Letter to Jan Frankel, November 26, 1933
Intervening in the SP
Best thanks for your letter, which was excellent in every respect. If we had a monthly magazine, it could be published with few changes as a dispatch. Hopefully we’ll get to that stage yet. … Even after reading the letter over most carefully, I could not observe one line with which I would not be in agreement. That goes for the transitional stages toward fascism as well as for the necessity of a much more concrete, more lively intervention in and around the [French] Socialist Party.
That the party apparatus will now attempt to proceed against every nucleus forming in the party is absolutely clear. Whether that will be successful in the long run is doubtful. The contradictions in the party and surrounding the party are too strong, and with the first split they will still not be resolved by a long shot. The fact that the Frossard grouping remains within the party supplies sufficient yeast for fermentation. Consequently, I think that the policy of fraction-building has some prospect for success, especially if one proceeds very carefully in the first stage, i.e., not taking a step forward without first testing out the ground well.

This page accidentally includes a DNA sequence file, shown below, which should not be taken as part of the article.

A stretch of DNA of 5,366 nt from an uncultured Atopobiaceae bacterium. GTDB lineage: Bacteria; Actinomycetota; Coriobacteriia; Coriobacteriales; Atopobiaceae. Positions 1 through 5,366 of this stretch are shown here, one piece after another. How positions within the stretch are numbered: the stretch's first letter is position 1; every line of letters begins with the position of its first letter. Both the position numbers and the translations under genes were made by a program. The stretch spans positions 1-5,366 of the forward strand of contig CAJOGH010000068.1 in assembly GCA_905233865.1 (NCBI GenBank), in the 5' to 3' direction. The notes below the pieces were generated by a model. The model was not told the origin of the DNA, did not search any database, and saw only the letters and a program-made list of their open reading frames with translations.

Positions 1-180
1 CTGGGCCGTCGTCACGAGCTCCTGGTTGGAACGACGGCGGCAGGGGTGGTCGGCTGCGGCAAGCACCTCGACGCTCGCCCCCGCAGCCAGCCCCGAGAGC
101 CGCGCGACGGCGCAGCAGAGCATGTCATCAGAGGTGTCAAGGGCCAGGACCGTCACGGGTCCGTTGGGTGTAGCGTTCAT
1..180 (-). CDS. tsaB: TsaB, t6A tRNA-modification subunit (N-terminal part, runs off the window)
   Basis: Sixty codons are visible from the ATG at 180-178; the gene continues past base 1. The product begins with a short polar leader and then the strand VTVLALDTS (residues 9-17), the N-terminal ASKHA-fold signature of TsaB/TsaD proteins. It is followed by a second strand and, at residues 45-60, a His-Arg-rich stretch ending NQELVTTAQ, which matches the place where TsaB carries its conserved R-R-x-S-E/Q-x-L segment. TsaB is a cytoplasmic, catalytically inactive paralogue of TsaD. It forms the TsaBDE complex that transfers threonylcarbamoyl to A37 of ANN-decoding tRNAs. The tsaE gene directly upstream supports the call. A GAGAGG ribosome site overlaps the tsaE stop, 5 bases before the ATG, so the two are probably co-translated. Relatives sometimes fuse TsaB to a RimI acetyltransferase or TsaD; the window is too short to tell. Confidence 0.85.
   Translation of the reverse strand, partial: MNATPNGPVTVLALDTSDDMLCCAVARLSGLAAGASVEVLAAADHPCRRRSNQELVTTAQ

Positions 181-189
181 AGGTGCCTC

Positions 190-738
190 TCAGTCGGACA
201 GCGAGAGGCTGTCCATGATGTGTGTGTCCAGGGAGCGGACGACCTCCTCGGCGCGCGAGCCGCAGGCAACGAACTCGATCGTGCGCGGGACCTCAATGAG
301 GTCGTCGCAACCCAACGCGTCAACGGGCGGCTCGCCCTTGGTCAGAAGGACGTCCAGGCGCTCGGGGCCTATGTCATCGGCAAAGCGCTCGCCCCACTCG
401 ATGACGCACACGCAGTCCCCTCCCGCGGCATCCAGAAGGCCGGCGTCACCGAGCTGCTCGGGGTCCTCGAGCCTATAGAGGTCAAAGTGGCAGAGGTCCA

The defense against the real or alleged attacks on the part of the Patriotic Youth, etc., still appears to me to be a promising matter. Only this work, too, must be formulated quite concretely and must be adapted to the psychology of the young workers. It seems to me local staffs should be organized whose purpose first and foremost is observation of the opponent organizations. This task should keep the young workers engaged in active work alongside of their ideological education. An oath should perhaps also be devised, expressing the idea that we revolutionary workers will not allow the fascists, royalists, etc., to raise their heads, repress the workers’ organizations, etc.
You complain about those comrades who immediately began with the slogan for the Fourth International among the youth. Naturally, that was not correct. I have been told that Craipeau also made this error. On the other hand he appears to possess a genuine active revolutionary temperament, and the ability to influence and inspire young workers and intellectuals. Since it is excluded that you — at least in the next period — play an active role within the Socialist Party, perhaps you could share the work more closely with Craipeau. But the practical and personal possibilities are much clearer to you than to me.
I will wait with the greatest interest for the continuation of your letter. Hopefully, the second part will not be so long in coming as was the first.
It would be very important to stenograph Walcher’s talk to the Socialist Party, at least the most characteristic points. You will certainly be aware that the SAP has gradually slipped into a principled discussion with us. We must carry out this discussion as thoroughly as possible. And since these people are far more careful in dealing with us (and especially in what they write) than with the Social Democrats, it is very important to “take them at their word.”
With warmest greetings.
Onken [Leon Trotsky]